I got gauge but now I'm confused on what needle sizes to use

Here’s what my pattern (Knitting Pure & Simple’s Lacy Pullover) says:

Materials- dk weight yarn: approx. 794 (892; 1,009; 1,104; 1,204;
29 inch circular needles sizes 9 and 7, 16 inch circular needles size
7 and 5; double point needles size 7 (for sizes x-small and
small only) and 5 or sizes required to get the gauge.
Scrap yarn, stitch markers, blunt darning needle.
Gauge- using the size 7 needles in stockinette st, 20 sts equal
4 inches.

So, I was not able to get gauge with size 7 needles so tried size 8 needles and that works. However, the pattern calls for various size needles so I need help making sure i use the right ones.

Would I go up a size for each of the various sized needles required? FYI, this will be a size x-small.

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Does it tell you what the gauge is for the different needles? You might need to do some more swatching just to be sure you have the right combination of sizes.

Unfortunately, it does not. Hence my confusion!

That’s strange! Normally they do, I think.

What size needle is used for the main body of the pullover, the 7?

Yes, the main part of the sweater is using the size 7s (8s in my case). I just looked at the pattern again and see that the larger sized needles are used for the lace sections.

I think I really am attempting something beyond my abilities! Back to scarves, hats and blankets.

It’s likely that you’ll go up a needle size then for the patterns 9 and 5 as well. See which parts are worked with those needles and you’ll be able to judge. One may be used for the lace and perhaps another for bind offs but that’s a guess?


I decided to be brave and attempt this pattern but have a question on the very first row!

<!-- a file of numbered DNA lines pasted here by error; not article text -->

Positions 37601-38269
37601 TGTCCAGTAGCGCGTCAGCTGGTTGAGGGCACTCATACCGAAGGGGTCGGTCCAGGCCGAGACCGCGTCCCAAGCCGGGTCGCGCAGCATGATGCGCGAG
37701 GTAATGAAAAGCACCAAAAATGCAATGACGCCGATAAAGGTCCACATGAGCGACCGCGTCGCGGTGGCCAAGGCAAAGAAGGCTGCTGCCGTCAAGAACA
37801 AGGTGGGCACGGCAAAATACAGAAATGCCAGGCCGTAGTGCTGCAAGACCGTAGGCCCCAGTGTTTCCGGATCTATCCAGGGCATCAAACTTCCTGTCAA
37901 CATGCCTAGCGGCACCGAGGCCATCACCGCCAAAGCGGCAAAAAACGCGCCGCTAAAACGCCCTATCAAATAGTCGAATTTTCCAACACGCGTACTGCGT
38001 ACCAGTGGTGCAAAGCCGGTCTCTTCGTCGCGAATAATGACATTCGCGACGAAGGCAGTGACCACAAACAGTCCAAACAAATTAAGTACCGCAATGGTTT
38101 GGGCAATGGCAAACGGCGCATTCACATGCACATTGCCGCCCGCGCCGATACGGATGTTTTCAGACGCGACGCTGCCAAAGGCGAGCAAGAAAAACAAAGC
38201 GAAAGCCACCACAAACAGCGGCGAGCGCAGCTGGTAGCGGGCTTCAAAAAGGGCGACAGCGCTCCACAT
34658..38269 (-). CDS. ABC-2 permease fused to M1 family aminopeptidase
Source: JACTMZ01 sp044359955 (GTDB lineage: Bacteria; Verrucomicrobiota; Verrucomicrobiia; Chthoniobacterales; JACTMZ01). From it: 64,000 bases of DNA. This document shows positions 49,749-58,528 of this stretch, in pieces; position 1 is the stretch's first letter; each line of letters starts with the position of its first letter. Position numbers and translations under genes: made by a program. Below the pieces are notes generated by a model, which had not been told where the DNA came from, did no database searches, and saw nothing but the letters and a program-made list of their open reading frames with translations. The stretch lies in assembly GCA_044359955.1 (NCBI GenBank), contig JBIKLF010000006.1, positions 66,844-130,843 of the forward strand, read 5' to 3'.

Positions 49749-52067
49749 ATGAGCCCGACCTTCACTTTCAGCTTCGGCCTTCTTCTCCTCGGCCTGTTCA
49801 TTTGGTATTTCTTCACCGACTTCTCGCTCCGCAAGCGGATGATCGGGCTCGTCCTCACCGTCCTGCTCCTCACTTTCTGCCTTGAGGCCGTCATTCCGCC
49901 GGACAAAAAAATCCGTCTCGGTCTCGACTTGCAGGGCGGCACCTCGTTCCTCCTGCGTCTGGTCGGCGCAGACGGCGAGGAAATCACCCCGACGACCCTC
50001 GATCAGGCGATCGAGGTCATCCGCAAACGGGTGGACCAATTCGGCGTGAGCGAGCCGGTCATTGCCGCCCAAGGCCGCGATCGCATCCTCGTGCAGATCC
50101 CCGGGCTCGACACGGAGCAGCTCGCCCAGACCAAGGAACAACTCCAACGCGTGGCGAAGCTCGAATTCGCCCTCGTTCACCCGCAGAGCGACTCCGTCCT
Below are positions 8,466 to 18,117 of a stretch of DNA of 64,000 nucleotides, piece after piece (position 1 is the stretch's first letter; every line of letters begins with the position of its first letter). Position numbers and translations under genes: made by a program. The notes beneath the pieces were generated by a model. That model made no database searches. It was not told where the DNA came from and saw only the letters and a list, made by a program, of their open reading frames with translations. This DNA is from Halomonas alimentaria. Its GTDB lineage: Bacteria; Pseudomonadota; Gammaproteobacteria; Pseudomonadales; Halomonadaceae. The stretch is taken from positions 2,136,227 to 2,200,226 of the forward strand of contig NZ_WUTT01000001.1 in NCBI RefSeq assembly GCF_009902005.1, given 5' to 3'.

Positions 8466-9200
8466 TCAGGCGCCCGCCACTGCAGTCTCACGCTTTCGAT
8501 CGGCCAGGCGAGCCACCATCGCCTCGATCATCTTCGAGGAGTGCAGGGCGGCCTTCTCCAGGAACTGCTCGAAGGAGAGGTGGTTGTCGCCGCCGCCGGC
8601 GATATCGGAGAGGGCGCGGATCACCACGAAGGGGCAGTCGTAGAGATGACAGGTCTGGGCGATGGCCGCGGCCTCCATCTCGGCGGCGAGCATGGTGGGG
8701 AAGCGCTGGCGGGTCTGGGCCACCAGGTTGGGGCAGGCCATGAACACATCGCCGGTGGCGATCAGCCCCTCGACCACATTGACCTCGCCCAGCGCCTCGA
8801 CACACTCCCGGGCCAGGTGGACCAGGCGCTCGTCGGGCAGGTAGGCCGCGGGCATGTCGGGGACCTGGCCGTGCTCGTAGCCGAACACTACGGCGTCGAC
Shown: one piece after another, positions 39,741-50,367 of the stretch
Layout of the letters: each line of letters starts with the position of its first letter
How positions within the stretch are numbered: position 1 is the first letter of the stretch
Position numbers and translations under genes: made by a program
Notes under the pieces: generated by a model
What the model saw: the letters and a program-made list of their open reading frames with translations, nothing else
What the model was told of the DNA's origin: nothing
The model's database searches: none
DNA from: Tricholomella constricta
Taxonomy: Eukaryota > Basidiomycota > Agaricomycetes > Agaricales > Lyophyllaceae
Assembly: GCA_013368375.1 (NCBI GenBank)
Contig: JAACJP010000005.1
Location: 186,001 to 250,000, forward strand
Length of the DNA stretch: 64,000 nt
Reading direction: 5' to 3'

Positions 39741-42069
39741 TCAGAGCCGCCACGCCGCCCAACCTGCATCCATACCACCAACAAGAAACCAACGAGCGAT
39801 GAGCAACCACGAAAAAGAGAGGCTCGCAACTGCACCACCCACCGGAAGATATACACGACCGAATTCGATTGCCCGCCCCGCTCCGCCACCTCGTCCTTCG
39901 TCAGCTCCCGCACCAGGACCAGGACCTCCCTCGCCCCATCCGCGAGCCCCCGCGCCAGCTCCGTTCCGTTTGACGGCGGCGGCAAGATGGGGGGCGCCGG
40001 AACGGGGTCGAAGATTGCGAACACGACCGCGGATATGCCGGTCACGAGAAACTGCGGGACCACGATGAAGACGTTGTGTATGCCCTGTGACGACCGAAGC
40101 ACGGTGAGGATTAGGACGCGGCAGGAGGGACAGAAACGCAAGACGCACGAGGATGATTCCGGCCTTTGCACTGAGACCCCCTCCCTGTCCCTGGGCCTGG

I cast on 74 stitches with markers after stitch 2, 20, 54, and 72.

The pattern says:
Row 1- k1, yo, k1, slip marker, k1, yo, k to one stitch before next marker, rep 2 times, k to one stitch before marker, yo, k1, slip marker, k1, yo, k1

If the repeat pattern is the part b between asterisks, it seems that the “k to one before marker” after “rep 2 times” is a duplicate.

Am I overthinking this?

Row 1- k1, * yo, k1, slip marker, k1, yo, k to one stitch before next marker * , rep 2 times, k to one stitch before marker, yo, k1, slip marker, k1, yo, k1

The pattern is indicating the 4 raglan increases. The last is written separately because it ends k1 rather than “knit to one stitch before the next marker”. Presumably this is part of what the designer wanted on either side of what will be the front neck.

Thank you, Salmonmac. Still doesn’t make sense to me but I think I will just start and see if becomes clearer.

I think you’re right, it is a duplicate of information and not necessarily needed, possibly adding a bit of confusion. Although it wouldn’t actually change what you did at this point as you are already at the one stitch before marker.
I don’t think you’re necessarily “over thinking” just trying to plan ahead and check you understand the instruction.
It might however make more sense once its on the needles and you can see whats happening.
You can always ask again if you get stuck can’t you?

For what it’s worth, I was reading my new pattern too and saw it said if you change one needle for gauge then change all by an equal amount. So if you change 7 to 8 then also change 9 to 10 and change 5 to 6.

Did you dampen/wash the swatch to measure it after washing?
I have not done that before, never knew it was supposed to me washed, but I’m going to try this for my new project when the yarn arrives.

This is an example of careful pattern writing by the designer. Remember, this sweater is going to start out as a top down cardigan. There will be 4 raglan seams with an opening between the first and 4th for the lower front neckline.

Three of those raglan seams are accounted for in the * yo, k1, slip marker, k1, yo, k to one stitch before next marker * worked once, then repeated 2x more. There is then a 4th at the very front. Just as the row starts with a k1, it will also end with a k1 rather than a “knit to next marker”.

It’s often helpful to draw this out on paper so that you know where the pattern is going. The front neckline will fill in on a later row to make this a pullover.

Picking up the needles and working this is a good idea. You’ll see what’s happening as you work. Enjoy!